Will the Last Democrat in the TX House Please Turn Off the Lights?
By Nick Ciggelakis
As the eyes of Texas and much of the country turn towards the political theatre unfolding in a half empty Texas House and elsewhere, as Texas Democrats post twitter selfies on Lear chartered jets to Washington D.C. to avoid voting on an election integrity bill, the questions turn to– how could this have been prevented? Was there even a need for a Texas special session in the first place?
The Texas Legislature is unique in that only meets biannually for 140 days from January to May every odd year. The only other time that the legislature meets is upon the call of the Governor who can authorize 30-day special sessions of the Texas Legislature.
With the legislature only existing for a short and finite period, there is often an urgency from grassroots activists on passing priority bills. However, the legislative process can be readily used to prevent this from happening.
During the first 30 days, Article III, Sec 5 of the Texas Constitution limits the legislature to “introduction of bills and resolutions, acting upon emergency appropriations, passing upon the confirmation of the recess appointees of the Governor and such emergency matters as may be submitted by the Governor in special messages to the Legislature” In the thirty days that follow this, “the various committees of each House shall hold hearings to consider all bills and resolutions and other matters then pending; and [passing] such emergency matters as may be submitted by the Governor.”
This essentially means that for 1/5th of the legislative session, a grassroots priority cannot receive a committee hearing and for 2/5ths of the session, a grassroots priority cannot be voted on unless the Governor asks for it to be considered.
Although the Texas Legislature first met on January 12th, the Governor did not list any emergency items for the legislature to consider until February 9th, (29 days into the legislative session) meaning that the Governor effectively instructed the legislature to do nothing during the thirty-day time-window that requires the legislature to exclusively hear and consider the Governor’s legislative priorities.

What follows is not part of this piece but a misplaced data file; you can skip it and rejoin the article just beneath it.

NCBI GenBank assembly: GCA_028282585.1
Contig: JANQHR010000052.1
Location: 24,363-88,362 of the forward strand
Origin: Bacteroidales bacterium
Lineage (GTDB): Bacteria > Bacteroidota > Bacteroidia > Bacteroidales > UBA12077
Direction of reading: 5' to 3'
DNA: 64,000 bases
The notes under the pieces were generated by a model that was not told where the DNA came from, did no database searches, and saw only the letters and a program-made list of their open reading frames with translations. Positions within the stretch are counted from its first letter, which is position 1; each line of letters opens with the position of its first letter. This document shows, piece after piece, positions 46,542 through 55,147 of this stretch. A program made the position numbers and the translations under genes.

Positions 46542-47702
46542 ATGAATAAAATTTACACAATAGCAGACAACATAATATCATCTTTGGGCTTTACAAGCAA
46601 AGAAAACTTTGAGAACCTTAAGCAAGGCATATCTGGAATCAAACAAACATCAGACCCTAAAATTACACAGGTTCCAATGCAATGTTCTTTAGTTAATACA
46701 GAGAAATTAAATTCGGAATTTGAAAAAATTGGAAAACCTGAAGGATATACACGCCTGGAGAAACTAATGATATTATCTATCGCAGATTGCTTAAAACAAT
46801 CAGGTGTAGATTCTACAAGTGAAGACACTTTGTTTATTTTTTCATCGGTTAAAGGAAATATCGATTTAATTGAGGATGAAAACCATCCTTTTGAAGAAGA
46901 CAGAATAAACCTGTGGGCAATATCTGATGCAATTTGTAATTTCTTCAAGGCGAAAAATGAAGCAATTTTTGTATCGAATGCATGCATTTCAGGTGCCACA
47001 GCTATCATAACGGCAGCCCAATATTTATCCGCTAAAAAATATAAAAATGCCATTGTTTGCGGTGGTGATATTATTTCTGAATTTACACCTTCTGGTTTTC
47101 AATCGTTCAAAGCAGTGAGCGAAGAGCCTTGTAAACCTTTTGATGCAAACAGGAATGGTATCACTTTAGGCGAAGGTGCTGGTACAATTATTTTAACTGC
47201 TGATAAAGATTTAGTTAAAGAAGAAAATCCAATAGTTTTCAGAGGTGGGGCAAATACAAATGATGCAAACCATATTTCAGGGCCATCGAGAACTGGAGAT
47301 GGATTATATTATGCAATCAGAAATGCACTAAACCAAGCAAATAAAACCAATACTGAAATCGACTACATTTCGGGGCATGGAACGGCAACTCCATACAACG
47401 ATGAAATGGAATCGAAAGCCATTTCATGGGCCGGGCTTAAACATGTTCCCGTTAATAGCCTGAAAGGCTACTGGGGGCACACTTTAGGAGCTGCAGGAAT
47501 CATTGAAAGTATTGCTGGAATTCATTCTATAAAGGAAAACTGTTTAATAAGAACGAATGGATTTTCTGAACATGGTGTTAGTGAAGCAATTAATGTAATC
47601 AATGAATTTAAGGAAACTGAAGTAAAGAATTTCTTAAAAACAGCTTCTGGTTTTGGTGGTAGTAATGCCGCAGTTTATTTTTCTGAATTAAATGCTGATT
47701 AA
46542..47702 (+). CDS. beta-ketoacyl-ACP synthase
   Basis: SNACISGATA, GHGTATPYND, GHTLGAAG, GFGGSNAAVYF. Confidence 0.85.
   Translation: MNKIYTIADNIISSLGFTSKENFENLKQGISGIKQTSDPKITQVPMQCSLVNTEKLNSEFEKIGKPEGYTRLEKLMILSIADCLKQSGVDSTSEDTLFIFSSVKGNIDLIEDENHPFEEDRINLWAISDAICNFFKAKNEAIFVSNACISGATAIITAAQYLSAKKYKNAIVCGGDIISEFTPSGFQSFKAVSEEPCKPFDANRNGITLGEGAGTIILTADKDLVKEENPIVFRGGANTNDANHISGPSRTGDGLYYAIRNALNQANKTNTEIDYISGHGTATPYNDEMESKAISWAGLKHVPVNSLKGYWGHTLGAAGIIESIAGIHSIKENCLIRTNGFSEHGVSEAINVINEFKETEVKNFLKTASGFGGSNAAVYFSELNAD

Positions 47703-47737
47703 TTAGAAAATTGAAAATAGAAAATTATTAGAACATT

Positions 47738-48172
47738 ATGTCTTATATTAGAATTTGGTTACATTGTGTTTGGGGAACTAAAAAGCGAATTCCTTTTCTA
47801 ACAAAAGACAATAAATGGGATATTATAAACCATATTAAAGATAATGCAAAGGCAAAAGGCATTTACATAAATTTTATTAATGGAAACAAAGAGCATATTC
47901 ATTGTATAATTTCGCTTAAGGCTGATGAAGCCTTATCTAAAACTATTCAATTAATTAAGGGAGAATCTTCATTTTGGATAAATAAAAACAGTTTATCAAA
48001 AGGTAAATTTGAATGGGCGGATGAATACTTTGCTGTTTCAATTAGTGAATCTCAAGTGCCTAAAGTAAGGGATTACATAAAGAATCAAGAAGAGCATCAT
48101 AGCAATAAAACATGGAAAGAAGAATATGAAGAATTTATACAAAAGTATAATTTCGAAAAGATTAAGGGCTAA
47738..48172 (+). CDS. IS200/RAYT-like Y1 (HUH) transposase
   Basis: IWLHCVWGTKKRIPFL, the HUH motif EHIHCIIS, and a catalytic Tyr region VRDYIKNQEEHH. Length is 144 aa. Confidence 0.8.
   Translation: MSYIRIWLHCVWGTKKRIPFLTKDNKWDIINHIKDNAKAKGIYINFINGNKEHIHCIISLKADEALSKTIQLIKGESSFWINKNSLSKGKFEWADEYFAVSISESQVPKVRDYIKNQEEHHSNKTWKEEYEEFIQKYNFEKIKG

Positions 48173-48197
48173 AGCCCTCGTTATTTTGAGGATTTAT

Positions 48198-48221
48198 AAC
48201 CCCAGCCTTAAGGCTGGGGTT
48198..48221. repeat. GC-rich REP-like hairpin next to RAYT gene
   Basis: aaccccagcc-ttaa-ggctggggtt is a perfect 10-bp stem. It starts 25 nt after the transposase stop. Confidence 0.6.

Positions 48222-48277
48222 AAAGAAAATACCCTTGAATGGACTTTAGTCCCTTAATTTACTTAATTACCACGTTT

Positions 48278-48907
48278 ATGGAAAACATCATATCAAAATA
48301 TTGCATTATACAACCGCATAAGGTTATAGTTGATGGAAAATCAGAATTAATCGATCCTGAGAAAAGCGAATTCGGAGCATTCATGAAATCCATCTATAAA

To the Governor’s credit, he did in-fact list election integrity as one of his initial emergency items. However, the House and Senate did not vote on any legislation in the month of February. In fact, the Texas House did not pass a single bill out of its chamber until March 25th (73 days into the legislative session.)
With the House Rules requiring it to pass all bills originating from the House by May 14th (123rd day) and by the Senate on May 26th (135th Day), this creates an intentional logjam in which legislators will filibuster and raise procedural motions in the days leading up to these deadlines in order to slow the passage of bills and to require legislators to horse trade in cloak rooms in order to ensure that their bills stand a chance for a vote.
By May 30th (the 139th day), the House and Senate are required to concur to the passage of the House and Senate Amendments or to the passage of the conference committee version of a bill. Again, giving one last opportunity for legislators to filibuster and kill grassroots priorities.